November 4, 2003  
Volume 97, Issue 36  

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News Briefs

Profs get soothed with money
A group of Western professors have gotten a whole sack of money to study the placebo effect — and now they all feel much healthier.

A group of Canadian researchers, including several from Western, received a $1.2 million grant over five years from the Canadian Institutes of Health Research, said Leora Swartzman, associate professor of psychology and medicine and co-leader of the study the grant is funding.

The research group at Western includes psychology professor Gary Rollman, Patrica Morley Forster from the department of anesthesia and neurology professor Dwight Molin, Swartzman said.

The grant will be funding a study that will look into the placebo effect and unite the efforts of 32 researchers from Ontario and Quebec who all have separate studies, Swartzman said. “We have a series of studies we’re interested in,” she added.

According to Swartzman, the researchers recently attended a conference to decide how the money is to be spent and which individual studies will be focused on. She pointed out the money will be spread among most of the researchers’ projects.

The research group at Western will be studying patients’ responses to placebo techniques and placebo effects on patients with chronic pain, Swartzman explained, adding the advantage of the studies is the test subjects will not know they are not receiving fake pills, so the nature of the placebo effect can be fully studied.

“We will continue picking each other’s collective brains — we plan to be piloting and trying to make plans for the studies,” Swartzman stated.

—Marshall Bellamy

Engineers building bridges? No kidding!
When you eat a yummy frozen popsicle, what do you do with the stick? Don’t, I repeat, don’t throw that stick away! The world’s bridges may depend on it. Besides, the engineering students want to break high schoolers’ art & crafts projects.

This Thursday, Western’s engineering students will hold their annual polar stick bridge building competition, said Dennis Rijkhoff, a third-year structural engineering student.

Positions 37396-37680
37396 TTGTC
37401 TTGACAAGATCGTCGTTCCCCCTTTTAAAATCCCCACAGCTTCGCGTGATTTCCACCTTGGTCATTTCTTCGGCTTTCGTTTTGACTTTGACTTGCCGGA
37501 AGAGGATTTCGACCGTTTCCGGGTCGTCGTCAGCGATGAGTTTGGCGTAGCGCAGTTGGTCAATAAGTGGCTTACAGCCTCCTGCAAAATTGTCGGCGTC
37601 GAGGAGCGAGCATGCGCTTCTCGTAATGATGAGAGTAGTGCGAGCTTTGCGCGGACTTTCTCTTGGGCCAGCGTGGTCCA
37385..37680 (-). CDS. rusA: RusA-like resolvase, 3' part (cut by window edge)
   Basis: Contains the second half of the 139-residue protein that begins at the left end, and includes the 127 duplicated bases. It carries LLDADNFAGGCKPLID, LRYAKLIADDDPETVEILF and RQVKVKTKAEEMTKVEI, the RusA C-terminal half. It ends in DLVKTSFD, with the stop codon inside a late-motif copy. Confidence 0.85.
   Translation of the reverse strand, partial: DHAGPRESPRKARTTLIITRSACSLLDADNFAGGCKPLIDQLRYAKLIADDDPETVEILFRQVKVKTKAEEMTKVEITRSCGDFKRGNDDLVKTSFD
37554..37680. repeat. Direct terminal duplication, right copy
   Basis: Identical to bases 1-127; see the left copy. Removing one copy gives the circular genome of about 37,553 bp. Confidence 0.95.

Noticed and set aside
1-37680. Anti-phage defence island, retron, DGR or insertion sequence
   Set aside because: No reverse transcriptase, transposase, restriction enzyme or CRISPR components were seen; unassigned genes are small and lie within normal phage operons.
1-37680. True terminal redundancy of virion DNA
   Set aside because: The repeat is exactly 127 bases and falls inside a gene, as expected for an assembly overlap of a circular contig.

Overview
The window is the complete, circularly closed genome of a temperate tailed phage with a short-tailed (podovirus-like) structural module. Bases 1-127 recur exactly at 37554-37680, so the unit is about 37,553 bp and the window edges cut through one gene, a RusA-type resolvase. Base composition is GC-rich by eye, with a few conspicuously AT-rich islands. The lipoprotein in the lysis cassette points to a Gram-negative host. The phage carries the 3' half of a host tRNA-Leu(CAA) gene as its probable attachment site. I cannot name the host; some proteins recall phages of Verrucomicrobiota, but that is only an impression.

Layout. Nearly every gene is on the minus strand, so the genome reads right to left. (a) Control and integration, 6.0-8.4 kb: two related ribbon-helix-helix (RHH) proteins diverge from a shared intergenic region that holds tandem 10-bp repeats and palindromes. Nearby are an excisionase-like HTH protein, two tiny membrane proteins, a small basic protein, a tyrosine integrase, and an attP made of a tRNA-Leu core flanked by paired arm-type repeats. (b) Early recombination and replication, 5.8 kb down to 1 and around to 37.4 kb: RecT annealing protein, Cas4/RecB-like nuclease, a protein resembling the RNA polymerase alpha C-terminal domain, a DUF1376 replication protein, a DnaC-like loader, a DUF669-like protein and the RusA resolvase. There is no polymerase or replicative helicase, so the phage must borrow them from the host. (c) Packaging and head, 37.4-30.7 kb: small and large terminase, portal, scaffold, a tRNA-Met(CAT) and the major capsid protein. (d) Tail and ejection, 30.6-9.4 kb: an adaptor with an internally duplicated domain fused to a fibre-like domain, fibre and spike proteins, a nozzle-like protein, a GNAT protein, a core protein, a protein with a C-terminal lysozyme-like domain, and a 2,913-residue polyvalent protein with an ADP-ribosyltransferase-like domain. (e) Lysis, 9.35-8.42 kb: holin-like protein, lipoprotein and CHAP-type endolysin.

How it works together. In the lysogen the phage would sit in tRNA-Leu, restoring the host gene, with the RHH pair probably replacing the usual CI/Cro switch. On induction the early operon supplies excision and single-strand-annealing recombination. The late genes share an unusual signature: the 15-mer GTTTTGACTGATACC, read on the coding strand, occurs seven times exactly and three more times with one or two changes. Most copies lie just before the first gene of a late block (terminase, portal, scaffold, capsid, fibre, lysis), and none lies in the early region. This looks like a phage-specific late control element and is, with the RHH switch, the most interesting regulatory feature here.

“We do this every year, but this is the first year we’re including high school students,” Rijkhoff explained.

Each team is given a kit which includes one kilogram of sticks, five metres of dental floss and wood glue. “[Contestants] are given specifications on how big the bridge should be — they build it and bring it to the competition, then we break it for them,” Rijkhoff said.

He explained the competition tests each bridge to determine how much weight it can sustain.

The competition will be held this Thursday in Rm. 2202 of the Engineering Building from 1 to 3 p.m. and Thu., Nov. 13 in Rm. 2200 from 1 to 2 p.m..

Awareness delivered to you in movie form
Do you enjoy free movies? Do you enjoy romantic comedies? Do you enjoy efforts for democracy in war-torn countries? How about watching a free movie about democracy in Kosovo? Did we mention it’s free?

The World University Service of Canada club at Western will be holding a movie night this Tuesday, said Amy Bi, first-year representative on the WUSC executive. The movie that will be shown is called Kosovo: A Fragile Peace.

The film is a documentary following two American people trying to work in local areas to encourage democracy and get people in Kosovo to vote, Bi explained. If you want to get a peek at one aspect of reconstruction in Kosovo, this is the film for you, she added.

“[WUSC is showing the film] for general awareness sake,” Bi added, saying WUSC is a club that focuses on cultural and political awareness.

“Our club slogan is ‘knowledge for an equitable world,’” Bi explained.
The movie night is open to anyone, Bi said. It will take place in Rm. 2028 of the Social Science Centre, starting at 5 p.m. Best of all, the event is completely free.

—Laura Katsirdakis



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